Dallas Ebola Nurse Slams Hospital, Claims They Used Her For PR

DALLAS, March 1 (Reuters) – The first person infected with Ebola in the United States, nurse Nina Pham, said she was used for publicity purposes by her hospital, which also invaded her privacy and did not properly train her, the Dallas Morning News reported on Sunday.
Pham, 26, told the newspaper that chaos hit the Dallas hospital when it admitted Thomas Duncan, the first person diagnosed with Ebola in the United States after he contracted it in Liberia. Nurses were ill prepared and received little guidance on how to treat Ebola or protect themselves.
“I wanted to believe that they would have my back and take care of me, but they just haven’t risen to the occasion,” Pham told The Dallas Morning News in an exclusive interview published in its Sunday edition.
Duncan was put into isolation at Texas Health Presbyterian Hospital in —> Read More Here

US astronauts speed through spacewalk at orbiting lab

Miami (AFP) March 1, 2015

Two US astronauts on Sunday made speedy work of their third spacewalk to get the International Space Station ready for the arrival of more commercial spacecraft in the coming years.

Tethered to the outside of the orbiting outpost, space station commander Barry Wilmore and flight engineer Terry Virts reported no problems with their spacesuits during the outing, but Virts discovered a small am —> Read More Here

Climate Academic Probed by Congress Falsely Charges Colleagues With Conflict of Interest

Professor Roger J. Pielke, Jr. of the University of Colorado recently compared many widely-published energy and climate experts with Dr. Wei-Hock Soon, a scientist at the Harvard-Smithsonian Center for Astrophysics. Dr. Soon is the subject of recent media attention for failing to follow conflict of interest (COI) rules at some scientific journals. There is no comparison whatsoever, and we ask Dr. Pielke to retract his accusations and apologize.

Last week, the New York Times reported that Dr. Soon “has accepted more than $1.2 million in money from the fossil-fuel industry over the last decade while failing to disclose that conflict of interest in most of his scientific papers.” In particular, recently released documents revealed that “Dr. Soon, in correspondence with his corporate funders, described many of his scientific papers as ‘deliverables’ that he completed in exchange for their money.” Also, the agreement between the Harvard-Smithsonian Center for Astrophysics and the Southern Company required the Smithsonian to provide the coal utility “advanced written copy of proposed publications … for comment and input.”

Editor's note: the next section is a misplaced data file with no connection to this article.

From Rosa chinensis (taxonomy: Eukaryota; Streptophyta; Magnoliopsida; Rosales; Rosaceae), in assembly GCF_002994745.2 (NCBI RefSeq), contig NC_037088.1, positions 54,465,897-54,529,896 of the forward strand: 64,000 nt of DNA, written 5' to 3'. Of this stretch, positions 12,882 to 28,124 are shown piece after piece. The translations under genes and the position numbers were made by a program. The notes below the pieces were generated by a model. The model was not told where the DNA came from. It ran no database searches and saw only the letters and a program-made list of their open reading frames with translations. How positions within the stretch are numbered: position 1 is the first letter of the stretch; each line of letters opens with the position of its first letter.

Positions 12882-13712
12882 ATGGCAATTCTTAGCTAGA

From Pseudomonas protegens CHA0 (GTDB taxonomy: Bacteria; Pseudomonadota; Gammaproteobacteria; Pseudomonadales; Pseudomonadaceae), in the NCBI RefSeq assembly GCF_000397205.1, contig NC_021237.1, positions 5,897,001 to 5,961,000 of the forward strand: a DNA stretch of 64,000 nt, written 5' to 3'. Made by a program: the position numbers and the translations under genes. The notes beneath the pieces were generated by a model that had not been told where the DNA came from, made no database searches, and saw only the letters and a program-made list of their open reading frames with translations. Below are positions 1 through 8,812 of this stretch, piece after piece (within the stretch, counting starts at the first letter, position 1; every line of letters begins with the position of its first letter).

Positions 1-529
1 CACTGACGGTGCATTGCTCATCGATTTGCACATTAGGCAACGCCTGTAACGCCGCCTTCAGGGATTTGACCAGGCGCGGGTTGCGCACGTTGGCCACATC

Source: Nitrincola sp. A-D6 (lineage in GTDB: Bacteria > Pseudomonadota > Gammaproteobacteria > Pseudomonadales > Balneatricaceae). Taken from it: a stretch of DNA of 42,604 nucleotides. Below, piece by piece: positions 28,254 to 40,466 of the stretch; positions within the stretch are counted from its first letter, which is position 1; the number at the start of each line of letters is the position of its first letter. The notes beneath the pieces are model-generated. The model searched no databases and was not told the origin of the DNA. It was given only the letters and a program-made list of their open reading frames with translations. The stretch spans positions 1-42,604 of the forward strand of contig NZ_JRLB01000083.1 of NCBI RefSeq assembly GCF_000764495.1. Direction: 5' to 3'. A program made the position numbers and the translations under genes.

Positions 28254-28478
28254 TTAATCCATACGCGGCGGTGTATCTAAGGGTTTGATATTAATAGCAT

On February 27, 2015, Professor Pielke wrote on his blog:

I have Tweeted that undisclosed COI is endemic in scientific publishing. I have had several requests —> Read More Here

Integration of Small UAS into U.S. Aviation System

Photographer and National Geographic Expert Kike Calvo testing the Iris+ made by 3DRobotics

This post is the latest in the Drones and Small Unmanned Aerial Systems Special Series, which profiles interesting information, thoughts and research into using drones, UAVs or remotely piloted vehicles for journalism and photography, that Kike learns about during his travels.

WASHINGTON – The Department of Transportation’s Federal Aviation Administration recently proposed a framework of regulations that would allow routine use of certain small unmanned aircraft systems (UAS) in today’s aviation system, while maintaining flexibility to accommodate future technological innovations.

Photographer and National Geographic Creative Photographer Kike Calvo testing the Iris+ made by 3DRobotics.

The FAA proposal offers safety rules for small UAS (under 55 pounds) conducting non-recreational operations. The rule would limit flights to daylight and visual-line-of-sight operations. It also addresses height restrictions, operator certification, optional use of a visual observer, aircraft registration and marking, and operational limits.

The proposed rule also includes extensive discussion of the possibility of an additional, more flexible framework for “micro” UAS under 4.4 pounds. The FAA is asking the public to comment on this possible classification to determine whether it should include this option as part of a final rule. The FAA is also asking for comment about how the agency can —> Read More Here

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